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The Sourcing Function

What’s A Sourcer’s Take On Privacy?


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I was reading about an interesting survey that examined people’s views of online privacy. It claimed that nearly everyone is concerned about privacy, that almost 4 in 5 people delete cookies and that 85% wouldn’t download a mobile app if they had privacy concerns about it.

Gregory Ferenstein joyfully skewers the statistics on Techcrunch. He has a point. Many people I know don’t even know about browser cookies much less some of the nuanced privacy settings of ad networks, search engines and social networks. The unusually high statistics don’t necessarily pass the sniff test.

It made me think about the privacy issue in the context of sourcing though. What do sourcers really think of online privacy issues?

Creepy apps and social media openness

Sourcers are the beneficiaries of a lot of open information. Whether it is a resume posted on a personal site, LinkedIn profile that is left open to the public, a phone number that gets posted to an online directory or even creepy social apps, sourcers use this information to find the people they need.

I think most would think sourcers do it for a good cause. Presenting a new opportunity to a person is generally well accepted (even if they aren’t necessarily interested). In most cases, even in rejection of the opportunity, the person’s whose information was found isn’t terribly worried about the privacy issues involved in getting their information in the first place.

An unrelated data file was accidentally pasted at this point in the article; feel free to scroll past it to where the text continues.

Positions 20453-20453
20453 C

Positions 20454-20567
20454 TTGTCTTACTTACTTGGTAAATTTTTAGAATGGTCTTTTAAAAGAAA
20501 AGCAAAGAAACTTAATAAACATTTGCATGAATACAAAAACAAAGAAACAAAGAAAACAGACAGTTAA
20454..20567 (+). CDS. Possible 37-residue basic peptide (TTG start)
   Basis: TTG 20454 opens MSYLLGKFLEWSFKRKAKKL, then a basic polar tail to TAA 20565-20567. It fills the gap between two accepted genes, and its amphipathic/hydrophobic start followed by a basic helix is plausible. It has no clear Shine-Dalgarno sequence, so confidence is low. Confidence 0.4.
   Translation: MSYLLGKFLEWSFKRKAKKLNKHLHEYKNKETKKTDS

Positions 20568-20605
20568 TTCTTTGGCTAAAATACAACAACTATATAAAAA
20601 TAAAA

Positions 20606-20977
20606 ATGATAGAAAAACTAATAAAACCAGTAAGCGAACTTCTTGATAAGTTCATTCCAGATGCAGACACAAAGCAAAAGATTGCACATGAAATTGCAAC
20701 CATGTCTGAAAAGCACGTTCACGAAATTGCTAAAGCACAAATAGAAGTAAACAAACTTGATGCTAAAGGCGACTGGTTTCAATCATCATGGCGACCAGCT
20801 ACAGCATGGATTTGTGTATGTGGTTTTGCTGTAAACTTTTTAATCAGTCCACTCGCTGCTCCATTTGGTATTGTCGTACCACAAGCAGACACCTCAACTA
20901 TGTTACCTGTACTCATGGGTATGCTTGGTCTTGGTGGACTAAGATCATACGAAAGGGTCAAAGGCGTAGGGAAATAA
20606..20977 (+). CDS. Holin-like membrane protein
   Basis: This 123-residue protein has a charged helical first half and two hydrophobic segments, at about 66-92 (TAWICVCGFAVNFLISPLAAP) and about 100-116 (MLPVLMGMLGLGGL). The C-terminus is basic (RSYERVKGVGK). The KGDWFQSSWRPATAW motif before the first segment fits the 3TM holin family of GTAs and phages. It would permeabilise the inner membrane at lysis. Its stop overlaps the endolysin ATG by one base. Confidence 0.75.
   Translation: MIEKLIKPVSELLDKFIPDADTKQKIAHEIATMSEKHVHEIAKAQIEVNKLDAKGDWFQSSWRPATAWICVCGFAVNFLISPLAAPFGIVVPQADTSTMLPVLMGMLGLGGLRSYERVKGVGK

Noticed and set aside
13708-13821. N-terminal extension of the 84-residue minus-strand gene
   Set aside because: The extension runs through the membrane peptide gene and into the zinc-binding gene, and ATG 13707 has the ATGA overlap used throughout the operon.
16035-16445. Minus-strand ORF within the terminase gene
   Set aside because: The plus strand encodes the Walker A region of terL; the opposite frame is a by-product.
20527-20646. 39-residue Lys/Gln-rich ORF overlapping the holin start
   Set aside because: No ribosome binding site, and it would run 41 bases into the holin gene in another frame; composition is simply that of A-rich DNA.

The bigger issue is two-fold: if sourcers can find information, so can all kinds of people that might not have good intentions. Also, if the tide does eventually turn to more awareness and privacy (or, maybe worse: laws), this could impact how well sourcers can do their job.

The $64,000 question(s)

So, what’s your view when it comes to online privacy? How do you balance your personal need of getting information from relatively open sources versus the risk of having the information you can find publicly available? Would you be willing to sacrifice some of your availability of getting information about candidates for possibly more security for those who don’t know better? Do you take better care of privacy because you know more about how much can be found out or are you generally an open book?

Definitely interested in your comments about this. I think sourcers are one group of people that have a truly unique take on privacy.

Lance Haun is an editor at The Starr Conspiracy, a marketing agency focused on the enterprise HCM market. He spent three years as an editor at ERE Media and seven years in the recruiting and HR trenches before joining the agency. You can follow him on Twitter, circle him on Google+, check out his blog or contact him directly at lance@coug.rs.
  • Joshua Jones

    We’re masters of our own destiny. Even if you are unaware of
    the consequences of your actions, your actions can still creep up and burn you.
    In the U.S., laws change from state to state. If you break a law in a state
    you’re not from, you can still be held responsible for it. As a sourcer, I have
    definitely brought it to the attention of people who are leaving themselves
    vulnerable online. Just last week someone in my network publically posted her
    home address on Google+. She was lovingly making a statement about hanging out
    with her kids. I immediately contacted her and asked if she was aware the post
    was public. I also told her that, in my personal opinion, that it could
    endanger the children she holds so dear. That being said, I don’t support any
    government interference in regard to the internet. There are actions outside the
    internet that can leave private information out in the open as well. It’s a
    person’s own responsibility to protect themselves from the consequences of
    that. Use a shredder on your mail. Be selective on who you give your social
    security number to when you’re filling out forms. If someone is standing near
    you, don’t use your PIN number at a store or an ATM. So much of this is common
    sense.